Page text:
You need to set your modem/router (gateway) in bridge mode or else you'll end in a double NAT situation and your X1000 will make no difference
Switching: 2x NETGEAR 8-ports (GS108v4) / 1x NETGEAR 16-ports (JGS516v2)
Desktop: AMD Ryzen 7 3700X - Server: Intel Core i7-7700K - NAS: Intel Pentium G4400 - Cruncher: Intel Core i5-7400
There's been some debate on the benefits of gaming routers.
Have you already optimized your setup? That's where I'd start. make sure your gaming device is hardwired in.
Also, are you that good of a gamer that a little lower ping will help? If you're a casual gamer, a little lower ping might not be worth the cost. If you're a dedicated gamer who's dropped a bunch of money on equipment/gear, then it might be that extra edge you need.
Or if you're already needing to buy a router, then a little extra might be worth it.
If the gateway device can be set to a transparent bridge mode, then the XR1000 can potentially provide a benefit.
The main thing that determines if a gaming router will be of benefit to you, depends on your connection throughput, as well as what other activities go on while you are doing multiplayer gaming.
For example, you doing something like streaming a lot of video while gaming, or downloading multiple large files, or are running some cloud backup software, or do things like sync your local NAS with a remote one as a form of offsite backup, or really anything that will cause WAN saturation, then a gaming router will help.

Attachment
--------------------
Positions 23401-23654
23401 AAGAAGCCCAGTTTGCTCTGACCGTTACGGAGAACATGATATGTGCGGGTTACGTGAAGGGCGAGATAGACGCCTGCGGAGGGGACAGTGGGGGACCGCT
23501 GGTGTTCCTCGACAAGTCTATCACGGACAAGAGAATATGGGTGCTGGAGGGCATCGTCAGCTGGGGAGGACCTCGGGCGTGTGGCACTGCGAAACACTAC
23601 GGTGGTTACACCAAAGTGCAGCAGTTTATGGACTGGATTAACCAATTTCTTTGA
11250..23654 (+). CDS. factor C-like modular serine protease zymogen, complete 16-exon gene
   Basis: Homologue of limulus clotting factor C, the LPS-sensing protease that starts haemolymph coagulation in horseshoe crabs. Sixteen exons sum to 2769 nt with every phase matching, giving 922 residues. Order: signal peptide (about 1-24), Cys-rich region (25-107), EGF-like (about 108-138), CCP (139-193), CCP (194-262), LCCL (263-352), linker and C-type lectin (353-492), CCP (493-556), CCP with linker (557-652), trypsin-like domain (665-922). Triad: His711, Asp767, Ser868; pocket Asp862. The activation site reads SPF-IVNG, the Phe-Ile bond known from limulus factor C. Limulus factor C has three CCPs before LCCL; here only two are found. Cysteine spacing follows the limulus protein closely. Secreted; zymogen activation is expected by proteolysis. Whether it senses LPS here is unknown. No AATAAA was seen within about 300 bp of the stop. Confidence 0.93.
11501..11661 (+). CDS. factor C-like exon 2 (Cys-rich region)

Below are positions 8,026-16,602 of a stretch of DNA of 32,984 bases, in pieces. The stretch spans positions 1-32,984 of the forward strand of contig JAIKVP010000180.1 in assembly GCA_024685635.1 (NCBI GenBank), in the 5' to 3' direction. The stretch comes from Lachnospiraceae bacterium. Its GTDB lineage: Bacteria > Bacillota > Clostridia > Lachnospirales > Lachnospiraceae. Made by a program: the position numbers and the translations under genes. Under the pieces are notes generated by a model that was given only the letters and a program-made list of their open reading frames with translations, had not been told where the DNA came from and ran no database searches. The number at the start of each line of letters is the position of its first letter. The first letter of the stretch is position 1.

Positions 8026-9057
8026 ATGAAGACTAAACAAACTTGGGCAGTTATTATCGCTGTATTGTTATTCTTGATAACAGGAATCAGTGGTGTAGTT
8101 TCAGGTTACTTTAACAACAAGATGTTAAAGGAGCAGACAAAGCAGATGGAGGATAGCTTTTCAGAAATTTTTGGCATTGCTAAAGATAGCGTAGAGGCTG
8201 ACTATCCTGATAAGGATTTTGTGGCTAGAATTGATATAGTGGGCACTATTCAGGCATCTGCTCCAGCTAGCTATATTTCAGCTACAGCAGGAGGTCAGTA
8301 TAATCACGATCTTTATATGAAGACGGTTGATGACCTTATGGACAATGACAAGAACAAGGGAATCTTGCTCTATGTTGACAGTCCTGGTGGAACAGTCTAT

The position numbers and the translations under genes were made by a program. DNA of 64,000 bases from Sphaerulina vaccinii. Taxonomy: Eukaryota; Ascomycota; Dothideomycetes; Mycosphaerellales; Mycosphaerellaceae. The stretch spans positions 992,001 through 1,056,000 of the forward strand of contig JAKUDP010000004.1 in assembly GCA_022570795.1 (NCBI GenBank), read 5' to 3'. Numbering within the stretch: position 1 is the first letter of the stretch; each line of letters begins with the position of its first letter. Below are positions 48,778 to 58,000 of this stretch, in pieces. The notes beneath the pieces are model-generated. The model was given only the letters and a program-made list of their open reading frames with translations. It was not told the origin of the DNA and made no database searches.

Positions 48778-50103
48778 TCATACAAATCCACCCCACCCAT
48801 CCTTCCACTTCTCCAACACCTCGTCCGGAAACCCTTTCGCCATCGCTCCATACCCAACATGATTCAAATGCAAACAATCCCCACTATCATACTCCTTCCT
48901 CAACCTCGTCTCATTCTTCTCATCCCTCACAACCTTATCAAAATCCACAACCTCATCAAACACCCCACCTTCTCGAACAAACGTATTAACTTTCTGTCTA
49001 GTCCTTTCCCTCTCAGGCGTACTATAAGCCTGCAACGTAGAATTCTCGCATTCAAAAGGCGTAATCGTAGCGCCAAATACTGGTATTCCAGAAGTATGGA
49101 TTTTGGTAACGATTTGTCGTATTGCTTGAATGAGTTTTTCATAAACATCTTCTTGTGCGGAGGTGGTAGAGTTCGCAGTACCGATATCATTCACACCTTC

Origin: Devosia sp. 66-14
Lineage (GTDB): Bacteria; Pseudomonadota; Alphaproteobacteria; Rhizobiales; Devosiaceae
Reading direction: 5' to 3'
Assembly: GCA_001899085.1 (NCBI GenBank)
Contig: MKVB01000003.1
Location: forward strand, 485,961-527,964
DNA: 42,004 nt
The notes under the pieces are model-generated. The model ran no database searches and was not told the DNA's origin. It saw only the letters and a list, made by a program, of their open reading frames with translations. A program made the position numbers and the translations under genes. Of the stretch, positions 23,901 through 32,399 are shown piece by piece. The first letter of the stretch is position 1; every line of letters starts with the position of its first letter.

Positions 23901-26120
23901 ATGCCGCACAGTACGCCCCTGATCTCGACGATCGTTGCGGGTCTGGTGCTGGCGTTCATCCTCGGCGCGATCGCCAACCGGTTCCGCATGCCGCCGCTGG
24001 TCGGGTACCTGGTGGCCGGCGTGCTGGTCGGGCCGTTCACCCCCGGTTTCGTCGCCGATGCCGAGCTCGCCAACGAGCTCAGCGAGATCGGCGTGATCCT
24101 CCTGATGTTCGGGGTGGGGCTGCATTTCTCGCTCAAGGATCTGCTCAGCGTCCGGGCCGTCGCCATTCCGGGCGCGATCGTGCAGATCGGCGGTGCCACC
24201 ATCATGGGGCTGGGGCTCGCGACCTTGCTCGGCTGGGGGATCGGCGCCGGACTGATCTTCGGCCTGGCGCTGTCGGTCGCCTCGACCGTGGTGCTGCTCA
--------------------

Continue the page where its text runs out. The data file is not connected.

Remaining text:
If you rarely have other activity going on your network while you game, them from a latency standpoint, a gaming router will not help much unless you are running a game that has really poor matchmaking where it will pair you with people far from you where ping times with other players will be horrible.
In those cases, the XR1000 is useful.
I currently use it, and it offers a noticeable benefit in maintaining performance for gaming, as well as streaming. For example, making sure youtube gets enough bandwidth while I am downloading a large file.
Overall, it all comes down to having well implemented QOS where you can dynamically slow traffic that is more friendly to handling a slowdown. e.g., if streaming a 4K youtube video, then a drop from around 12Mbps to 10Mbps will mean lots of freezing and buffering, while having steam download Ark survival evolved download slightly slower while you are watching a youtube video, will not be much of a noticeable issue.
Cable (coax) doesn't tend to have bad latency.
Who's your isp?
What modem/gateway are you using?
What testing latency do you get?
What speeds (upload/download) do you pay for?
What speeds do you get hardwired into the MODEM?
What speeds hardwired into the router?
And what router do you have?
Distance to game servers & local congestion. So in that way it can optimize your connection as much as possible. If you have inherent issues with the ISP then the router couldn't help with that. It might help make it more bearable but that issue would still be there.